It was hard to envision this ship plying the North Atlantic. Her air- conditioning was all-too-efficient: cabins and public rooms were kept at Arctic temperatures, while each cabin came with but one, thin, synthetic blanket. (How I longed for a blue Cunard steamer rug and Dennis Dawson to tuck me up!) The drinks of the day were invariably pastel-colored rum swizzles with oh-so-cute names. There were canvas-umbrellared tables aft on International Deck outside the Great Outdoor Restaurant (during hurricane season on the North Atlantic!). There were constant, annoying announcements over the tannoy about "jackpot bingo," "lotto drawings" and "casino hours." Each evening, the Club Internationale (France 's former first class smoking room) was overwhelmed by a combo playing Latin numbers through microphones. (In fact, there was not a quiet public room on the ship, and there were far too few public rooms for the number of passengers who did not have a port-call-a-day to relieve their confinement.)
The revues featured our editor's bete noire, the click track. The young performers jumped through their hoops to the canned music as if for the thousandth time, putting me in mind of the ecdysiasts at the old Troc Theatre in Philadelphia during my student days.
(To be fair, Norway is not alone in using the click-track. I yawned through a Broadway production of Showboat last year in which the small number of musicians was augmented by tape.)
I took breakfast in the Chambord (former first class) dining room, but lunch and dinner were passed in the former tourist class one. My dining companions were delightful: a retired naval engineer from Newton, Massachusetts; a man from Carmel whose grandfather had been Episcopal Bishop of California; the wardrobe master of the San Francisco Ballet; and a couple who worked for NATO in Brussels (he, Danish; she, English). Breakfast and lunch in the dining room were humdrum (albeit a great step up from the sodden cafeteria fare offered in the Great Outdoor Restaurant), but dinner was a gastronomic joy. Each night we (Continued over the page) were offered a table d'hote seven course menu, several of which had been created by Auguste Escoffier, whose great-grandson, Michel Escoffier, was aboard.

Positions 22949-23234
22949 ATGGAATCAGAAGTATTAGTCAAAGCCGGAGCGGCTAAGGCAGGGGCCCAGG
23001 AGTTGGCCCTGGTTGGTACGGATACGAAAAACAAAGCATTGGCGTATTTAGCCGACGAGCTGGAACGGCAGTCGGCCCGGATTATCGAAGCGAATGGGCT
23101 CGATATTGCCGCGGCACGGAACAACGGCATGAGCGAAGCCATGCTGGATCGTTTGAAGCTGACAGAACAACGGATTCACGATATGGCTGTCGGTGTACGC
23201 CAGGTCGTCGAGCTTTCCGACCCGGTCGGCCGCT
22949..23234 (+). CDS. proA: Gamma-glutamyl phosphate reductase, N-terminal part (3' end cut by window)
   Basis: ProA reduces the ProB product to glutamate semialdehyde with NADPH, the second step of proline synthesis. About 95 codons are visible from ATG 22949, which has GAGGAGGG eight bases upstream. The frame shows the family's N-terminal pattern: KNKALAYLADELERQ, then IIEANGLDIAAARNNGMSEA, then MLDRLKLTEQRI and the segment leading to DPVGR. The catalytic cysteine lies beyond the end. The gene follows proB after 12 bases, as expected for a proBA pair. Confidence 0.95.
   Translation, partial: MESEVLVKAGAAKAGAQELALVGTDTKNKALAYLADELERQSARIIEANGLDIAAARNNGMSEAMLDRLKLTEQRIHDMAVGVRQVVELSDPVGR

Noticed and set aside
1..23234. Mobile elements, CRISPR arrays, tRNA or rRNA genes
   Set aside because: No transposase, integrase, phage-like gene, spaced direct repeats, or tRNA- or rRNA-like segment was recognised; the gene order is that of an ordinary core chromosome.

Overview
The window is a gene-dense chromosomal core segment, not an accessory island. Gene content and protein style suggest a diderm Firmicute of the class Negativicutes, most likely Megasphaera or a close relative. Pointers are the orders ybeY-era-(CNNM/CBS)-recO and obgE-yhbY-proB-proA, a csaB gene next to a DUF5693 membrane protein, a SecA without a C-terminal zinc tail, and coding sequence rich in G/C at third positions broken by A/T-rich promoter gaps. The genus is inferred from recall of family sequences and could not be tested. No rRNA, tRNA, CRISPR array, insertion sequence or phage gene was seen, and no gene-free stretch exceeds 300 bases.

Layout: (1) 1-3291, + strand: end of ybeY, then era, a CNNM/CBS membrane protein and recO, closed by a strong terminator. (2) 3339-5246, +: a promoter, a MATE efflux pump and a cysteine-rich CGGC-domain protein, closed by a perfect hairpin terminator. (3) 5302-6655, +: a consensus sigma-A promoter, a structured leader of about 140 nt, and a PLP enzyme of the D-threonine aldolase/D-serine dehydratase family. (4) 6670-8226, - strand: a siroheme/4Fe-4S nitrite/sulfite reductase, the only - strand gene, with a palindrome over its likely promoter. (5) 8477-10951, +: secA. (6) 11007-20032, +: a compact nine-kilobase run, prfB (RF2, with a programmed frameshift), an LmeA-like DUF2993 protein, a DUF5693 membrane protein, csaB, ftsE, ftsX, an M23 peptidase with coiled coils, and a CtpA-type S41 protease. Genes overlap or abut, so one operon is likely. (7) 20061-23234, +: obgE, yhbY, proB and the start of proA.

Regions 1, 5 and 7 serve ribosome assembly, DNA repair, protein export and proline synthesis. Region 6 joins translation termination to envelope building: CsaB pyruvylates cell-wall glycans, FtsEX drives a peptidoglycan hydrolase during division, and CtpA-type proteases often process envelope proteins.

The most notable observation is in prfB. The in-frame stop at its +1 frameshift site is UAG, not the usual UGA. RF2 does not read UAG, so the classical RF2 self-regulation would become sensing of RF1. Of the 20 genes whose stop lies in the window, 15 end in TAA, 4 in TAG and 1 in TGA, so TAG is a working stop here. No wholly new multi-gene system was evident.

Course after course of beautifully prepared (by French chefs brought along for the crossing from New York to Le Havre only) and artistically presented food arrived by the willing, if not very deft, hands of our Jamaican steward (mon!). One memorable meal was the Diner en Rouge, created by Escoffier for a group of young English aristocrats who broke the bank at Monte Carlo by betting only on red in roulette. All the food, all the sauces were red, which, of course, we are taught is a no-no but in the hands of a master is the exception to prove the rule.